Monthly Archives: November 2007

Is Miami Home to the Most Foreign-Born Residents?

Technically, no. That unique distinction is reserved for Sweetwater, FL. Although in Miami-Dade County, City-Data (the source of the list) factors it in as an independent municipality. This is the same for all municipalities within Miami-Dade. In Fact, in the City-Data U.S. Top 100 list of Cities with the Highest Percentage of Foreign Born Residents, the City of Miami ranks fifteenth. Let’s take a look at the top twenty:

  • Sweetwater, Florida (74.9%)
  • Fountainbleau, Florida (73.0%)
  • Hialeah, Florida (72.1%)
  • Hialeah Gardens, Florida (69.9%)
  • Westchester, Florida (69.0%)
  • West Miami, Florida (68.9%)
  • University Park, Florida (66.5%)
  • Chamblee, Georgia (66.1%)
  • Coral Terrace, Florida (66.1%)
  • Tamiami, Florida (65.4%)
  • West New York, New Jersey (65.2%)
  • Langley Park, Maryland (64.5%)
  • Doral, Florida (62.8%)
  • Seven Corners, Virginia (61.2%)
  • Miami, Florida (59.5%)
  • Mecca, California (59.4%)
  • Kendall West, Florida (59.3%)
  • Olympia Heights, Florida (58.9%)
  • Kendale Lakes, Florida (58.8%)
  • Union City, New Jersey (58.7%)
  • Fourteen of the United States’ top twenty cities (pop. 5,000+) with the most foreign-born residents are part of Miami’s metropolitan area. Not only does Miami, as a metropolitan area, top the U.S. list, but dominates it. Actually, Miami tops the world’s list–ahead of Toronto and L.A. Although this isn’t exactly breaking news, seeing how City-Data further breaks down the foreign-born list really highlights Miami-Dade County’s unique demographics.

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    Protecting the Urban Development Boundary

    The information below was sent to me by Dawn Sheriffs of Cleanwater.org: Urban sprawl strikes again! In 2006, with your help the Hold the Line successfully kept the Urban Development Boundary (UDB) from being moved west into Florida’s Everglades to accommodate sprawling development that would strain Miami-Dade’s already backlogged infrastructure.

    Four new pending applications have been filed to open another 178 acres of Miami-Dade to development outside the line. An additional application is expected that seeks to add another 7,000 residential homes to the county’s roads, schools, and utilities increasing both traffic and pollution.

    Empty chambers at community council meetings lead to only 1 out of the 4 applications being recommended for denial.

    Miami-Dade’s citizens can’t afford to pave wetlands and permit new developments that will draw from our already taxed water supply and jeopardize the Everglades.

    We are asking anyone who is able to attend to show up at the Miami-Dade County Commission hearing on Tuesday, November 27, 2007 and show your support!. For those who cannot be there, please visit www.udbline.com to complete an “action alert” asking your Commissioner to protect the Urban Development Boundary.

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    Commercial Development Outook: Central Business District

    Using the latest DDA Development Activity Report, I created the chart below. It represents commercial space that has been built since 2002, current active construction, and commercial projects that have been approved but remain inactive.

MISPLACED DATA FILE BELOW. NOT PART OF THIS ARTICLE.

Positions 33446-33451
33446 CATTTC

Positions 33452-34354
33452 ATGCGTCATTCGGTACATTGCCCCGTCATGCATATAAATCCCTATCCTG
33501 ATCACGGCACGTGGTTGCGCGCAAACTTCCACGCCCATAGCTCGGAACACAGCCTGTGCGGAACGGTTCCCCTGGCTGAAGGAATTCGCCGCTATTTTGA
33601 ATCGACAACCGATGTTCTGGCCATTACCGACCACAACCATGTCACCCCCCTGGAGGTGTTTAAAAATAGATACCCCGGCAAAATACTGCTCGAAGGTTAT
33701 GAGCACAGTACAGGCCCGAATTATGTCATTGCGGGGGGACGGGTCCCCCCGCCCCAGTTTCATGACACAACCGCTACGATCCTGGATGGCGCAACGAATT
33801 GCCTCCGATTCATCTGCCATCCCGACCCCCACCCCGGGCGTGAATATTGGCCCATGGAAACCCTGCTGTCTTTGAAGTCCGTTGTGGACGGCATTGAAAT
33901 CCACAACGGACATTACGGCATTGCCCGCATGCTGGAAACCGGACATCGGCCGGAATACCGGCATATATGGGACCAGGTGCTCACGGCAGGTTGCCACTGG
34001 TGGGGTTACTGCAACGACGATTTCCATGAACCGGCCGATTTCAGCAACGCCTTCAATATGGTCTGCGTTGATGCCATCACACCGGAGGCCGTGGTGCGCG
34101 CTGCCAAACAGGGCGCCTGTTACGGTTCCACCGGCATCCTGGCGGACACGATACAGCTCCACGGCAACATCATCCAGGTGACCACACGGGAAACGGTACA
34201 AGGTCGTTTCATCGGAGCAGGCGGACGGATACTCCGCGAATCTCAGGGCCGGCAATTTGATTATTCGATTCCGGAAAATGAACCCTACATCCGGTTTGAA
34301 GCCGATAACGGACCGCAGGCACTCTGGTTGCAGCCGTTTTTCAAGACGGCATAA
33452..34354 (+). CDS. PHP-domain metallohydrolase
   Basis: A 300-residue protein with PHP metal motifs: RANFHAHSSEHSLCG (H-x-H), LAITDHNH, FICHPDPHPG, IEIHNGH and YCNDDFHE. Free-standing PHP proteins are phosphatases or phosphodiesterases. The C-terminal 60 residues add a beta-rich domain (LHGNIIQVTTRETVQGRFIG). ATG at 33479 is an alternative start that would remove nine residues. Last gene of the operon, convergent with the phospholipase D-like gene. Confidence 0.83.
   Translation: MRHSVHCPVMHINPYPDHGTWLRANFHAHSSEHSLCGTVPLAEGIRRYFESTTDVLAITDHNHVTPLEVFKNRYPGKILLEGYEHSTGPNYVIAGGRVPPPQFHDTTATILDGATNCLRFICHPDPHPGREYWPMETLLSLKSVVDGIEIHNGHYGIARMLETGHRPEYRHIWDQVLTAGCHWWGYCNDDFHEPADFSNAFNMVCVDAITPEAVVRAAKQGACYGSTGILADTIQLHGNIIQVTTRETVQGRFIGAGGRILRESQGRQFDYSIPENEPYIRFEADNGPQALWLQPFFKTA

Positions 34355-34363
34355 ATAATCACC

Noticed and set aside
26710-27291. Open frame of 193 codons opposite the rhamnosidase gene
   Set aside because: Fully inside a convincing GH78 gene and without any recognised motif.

Chart: Derived from the DDA Development Activity report, the chart above, which is separated by retail and office use, represents new commercial space added to the market since 2002, current construction, and approved but inactive commercial development.

    As is the case with Brickell Village, 2008-09 represents a significant hike in new commercial space for the CBD market. At 803,000 sq. ft. of new construction, the Central Business District, ironically, falls short of Brickell Village’s over 1.4 million sq. ft. of new office space coming into the market.

    Here’s what CBRE’s Market Pulse has to say about the office market outlook for the next two years:

    Market space is expected to remain tight until 2009 when nearly 2 million square feet of new space hits the office market. The CBD has not seen new space added to the market since before 2004. Even Brickell Village saw new space since 2004. This brings into question whether Brickell Village is emerging as more of Business District than Miami’s Financial District–north of the River. Plans for Tibor Hollo’s One Bayfront Plaza, in the CBD, may add 2 million square feet of new office space to the CBD, which keeps the CBd in the game, but there haven’t been any major developments in this respect, yet.

    In the meantime, expect vacancies to decline and rents to rise as indicated by the CBRE charts below:

    Charts: CBRE Market Pulse; Vacancy Histories, and Rental Rate Averages

    Since the 3rd Quarter of 2004, the average asking rate for rental was $24.61 per sq. ft. and is now at $28.10. Vacancies have gone from 14.1% in the 3rd quarter of 2004 to 8.4% in 2007. Let’s take a look at absorption patterns since 04′:

    Chart: CBRE Completion versus Yearly Net Absorption

    You will notice that 2004 ended with negative absorption–30.5 thousand square feet were vacated. 2005 was followed up with slightly over 300 thousand sq. ft. of space being filled. Since then, absorption has lingered at around 80,000 sq. ft. a year with no new inventory added to the market. For all intensive purposes,the CBD’s office market has been dull. With more new office space coming online during the next to years than the last five, both Brickell Village and the CBD office markets will be tested. If absorption versus new space is sufficiently high, then both office markets are likely to become more desirable for new commercial development.

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    Commercial Development: Brickell Village Outlook

    The chart below is one of several I prepared that are based on the latest DDA Development Activity Breakdown Report. It represents office/retail development (built, under construction, and approved) from 2002 to mid-2007 in Brickell Village. In an effort to compare DDA data with with an alternative source (to get the best overall picture), I deferred to CBRE’s market outlook. Let’s look at the DDA derived chart first:

    Chart Data Source: DDA